As many people who live in bedspaces have little spare cash for cars, location is key. Most advertisements promise handy access to bus or metro stations.

But while living in a shared apartment is a reality for hundreds of thousands of people in Dubai and other emirates, the practice is often illegal.

In previous decades, rent-controlled housing projects offered affordable living for middle class families. One of these was Shaikh Rashid Colony in Al Karama, built in the late 1970s.

For decades, the colony offered set rents of Dh7,000 per year, a rate that only grew slightly as Dubai’s rents began to skyrocket. But in 2012, the 17-block district — which by then looked to be in advanced stages of ageing — was condemned by Dubai Municipality.

Eight years earlier, another colony, Al Ghusais, was torn down. While several colonies still exist, most have not been replaced. In Al Karama, the colony was replaced by shiny — and expensive — new apartment blocks.

And it’s not just apartment blocks filled to the brim with bedspace-dwellers. Last year, the municipality said that in some older areas in Dubai, including Jumeirah 1 and Al Rashidiya, close to 80 per cent of villas were rented out to singles or sharing families.

Trakhees, the separate regulatory authority for freehold areas, including Palm Jumeirah, Jumeirah Lakes Towers, Discovery Gardens and International City, has held campaigns to stop overcrowding in apartments.

Under the rules, each person must get at least 200 square feet from the total property area — an area that covers around eight pool tables. Of the freehold areas, many bed-space dwellers opt for Discovery Gardens and International City.

International City offers affordable bedspaces, with prices starting at around Dh700 per month.

Faced with the expense of living in Dubai, many singles and families have long opted to live in Sharjah or even Ajman, where rents are sometimes half. Yet a trip between emirates that takes just minutes during off-peak times can take hours stuck in bumper-to-bumper traffic.

Some bedspace dwellers can afford far more comfortable options — but say that as they are only in Dubai to send money home, comfort and privacy aren’t priorities.

Diane, who has lived in Dubai for eight years, started work as a receptionist in a marketing company eight years ago, on a salary of Dh3,500. Today, she makes over Dh10,000 a month in a better position, but hasn’t changed her lifestyle.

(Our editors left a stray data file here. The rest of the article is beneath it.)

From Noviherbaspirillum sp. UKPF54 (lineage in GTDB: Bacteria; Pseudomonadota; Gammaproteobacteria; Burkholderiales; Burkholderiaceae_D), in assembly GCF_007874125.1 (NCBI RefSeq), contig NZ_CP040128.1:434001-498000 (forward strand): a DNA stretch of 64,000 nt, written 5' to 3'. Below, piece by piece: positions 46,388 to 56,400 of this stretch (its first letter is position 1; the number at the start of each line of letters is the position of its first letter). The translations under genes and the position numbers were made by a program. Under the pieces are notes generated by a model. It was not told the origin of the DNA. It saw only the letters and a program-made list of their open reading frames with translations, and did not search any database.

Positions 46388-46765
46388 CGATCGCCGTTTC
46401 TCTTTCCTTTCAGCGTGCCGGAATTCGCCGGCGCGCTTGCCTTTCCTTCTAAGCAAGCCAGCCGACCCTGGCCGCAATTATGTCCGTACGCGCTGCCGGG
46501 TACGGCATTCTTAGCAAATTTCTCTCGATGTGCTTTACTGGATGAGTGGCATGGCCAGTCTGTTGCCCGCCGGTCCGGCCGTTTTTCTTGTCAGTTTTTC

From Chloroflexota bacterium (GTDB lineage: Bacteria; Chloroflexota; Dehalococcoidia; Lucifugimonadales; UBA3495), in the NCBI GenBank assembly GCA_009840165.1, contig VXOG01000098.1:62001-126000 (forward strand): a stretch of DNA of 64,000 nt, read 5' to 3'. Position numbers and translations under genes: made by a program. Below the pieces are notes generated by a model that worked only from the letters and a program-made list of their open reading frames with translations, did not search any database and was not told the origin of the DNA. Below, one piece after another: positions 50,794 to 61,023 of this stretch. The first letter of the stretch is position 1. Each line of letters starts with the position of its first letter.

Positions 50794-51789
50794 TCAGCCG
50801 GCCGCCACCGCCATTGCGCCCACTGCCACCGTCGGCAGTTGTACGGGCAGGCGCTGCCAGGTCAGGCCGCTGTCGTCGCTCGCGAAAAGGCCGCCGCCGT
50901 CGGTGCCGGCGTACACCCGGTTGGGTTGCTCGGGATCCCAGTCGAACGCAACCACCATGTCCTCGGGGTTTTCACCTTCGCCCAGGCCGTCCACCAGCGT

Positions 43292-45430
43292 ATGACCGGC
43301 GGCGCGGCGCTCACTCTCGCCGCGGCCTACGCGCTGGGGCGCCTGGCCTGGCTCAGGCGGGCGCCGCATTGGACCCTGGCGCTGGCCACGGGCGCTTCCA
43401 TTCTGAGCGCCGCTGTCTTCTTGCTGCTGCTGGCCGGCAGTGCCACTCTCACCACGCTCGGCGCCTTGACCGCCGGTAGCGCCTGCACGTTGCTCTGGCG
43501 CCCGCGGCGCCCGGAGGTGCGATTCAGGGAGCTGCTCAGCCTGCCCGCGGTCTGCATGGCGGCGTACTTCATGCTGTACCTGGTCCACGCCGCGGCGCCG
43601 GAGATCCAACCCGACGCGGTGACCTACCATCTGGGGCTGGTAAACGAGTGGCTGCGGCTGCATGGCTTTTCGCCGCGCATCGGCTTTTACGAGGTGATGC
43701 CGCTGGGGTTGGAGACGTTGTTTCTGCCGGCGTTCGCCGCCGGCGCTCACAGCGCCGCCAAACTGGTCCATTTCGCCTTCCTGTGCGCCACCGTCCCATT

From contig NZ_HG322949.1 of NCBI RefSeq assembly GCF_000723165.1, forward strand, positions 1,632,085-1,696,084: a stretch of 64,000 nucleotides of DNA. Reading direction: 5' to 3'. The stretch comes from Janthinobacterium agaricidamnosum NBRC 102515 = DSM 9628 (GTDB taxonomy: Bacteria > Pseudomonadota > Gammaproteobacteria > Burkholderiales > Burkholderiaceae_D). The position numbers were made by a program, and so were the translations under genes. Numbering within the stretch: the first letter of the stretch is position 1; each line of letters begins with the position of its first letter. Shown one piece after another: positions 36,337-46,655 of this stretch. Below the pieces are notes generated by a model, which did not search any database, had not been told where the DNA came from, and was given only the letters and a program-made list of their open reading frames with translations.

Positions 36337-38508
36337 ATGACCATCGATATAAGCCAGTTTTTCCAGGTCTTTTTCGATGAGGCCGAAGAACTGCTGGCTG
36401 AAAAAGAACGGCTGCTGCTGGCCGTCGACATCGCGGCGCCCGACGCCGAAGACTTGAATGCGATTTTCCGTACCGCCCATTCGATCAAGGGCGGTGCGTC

“We did not come here to have a luxurious life,” says the Filipina.

“When our family back home is suffering, no food, no place, no house, no shelter…[What’s important is to earn] as much as we can earn.”

“That’s why we prefer a bedspace.”

Why Dubai needs lower-cost housing:

In Dubai, where eight out of 10 residents earn less than Dh10,000 a month, many have long chosen to opt for low-cost housing.

But due to high rents, even the cheapest apartments are far out of reach for many residents, who opt for bedspaces and partitioned rooms to cut costs.

That’s one of the reasons why Neil Walmsley, director and Middle East planning leader at Engineering consultancy Arup, recommends developers build cheaper projects.

Over his 11 years working in the UAE, the urban planner has been a consultant on dozens of private and public sector projects in the region.

He advises his clients — many of them large property developers — to include the building of affordable, lower cost properties into their masterplans.

But due to a lack of regulations that ensure low-cost homes are built alongside Dubai’s glitzy high-rises and spacious, landscaped villa complexes, not all developers are interested.

“We can only advise on what we think our clients should consider. We don’t have a mandate to impose something that is not required by the government or aligned with the clients’ objectives,” says Walmsley.

Authorities define middle-income housing as ranging in cost from Dh25,200 to 88,200 per year.

Dubai Municipality rolled out similar proposals to get developers to allocate 15-20 per cent of new projects for affordable projects.

But so far, nothing has been signed into law.

In Dubai, and the rest of the UAE, the large population of expats, many of whom only stay for few years or less, make the country challenging to city planners. For new movers, many of whom take up demanding jobs, there’s little time — or money — to spend hunting for the best place to live.

“The guy who just arrived from his home country, and needs somewhere to stay, will stay where his friend or relative is already staying. He won’t go and find a more affordable, more spacious alternative somewhere else. In that sense, it’s a bit of systematic cultural behaviour pattern that reinforces existing housing types or lifestyle choices.”

Having an affordable public transport network to serve a city’s outskirts could be part of a solution towards putting more affordable homes on the market.

Low-cost housing is most effective when its location enjoys transport connectivity, he said.

A lack of affordable housing in any city will lead to economic consequences, Walmsley warned.

“In general, any rapidly expanding city has to keep up with its operational needs... if it is not financially or socially viable for people to be here to deliver certain roles in the economy, then the economy will suffer, without doubt.”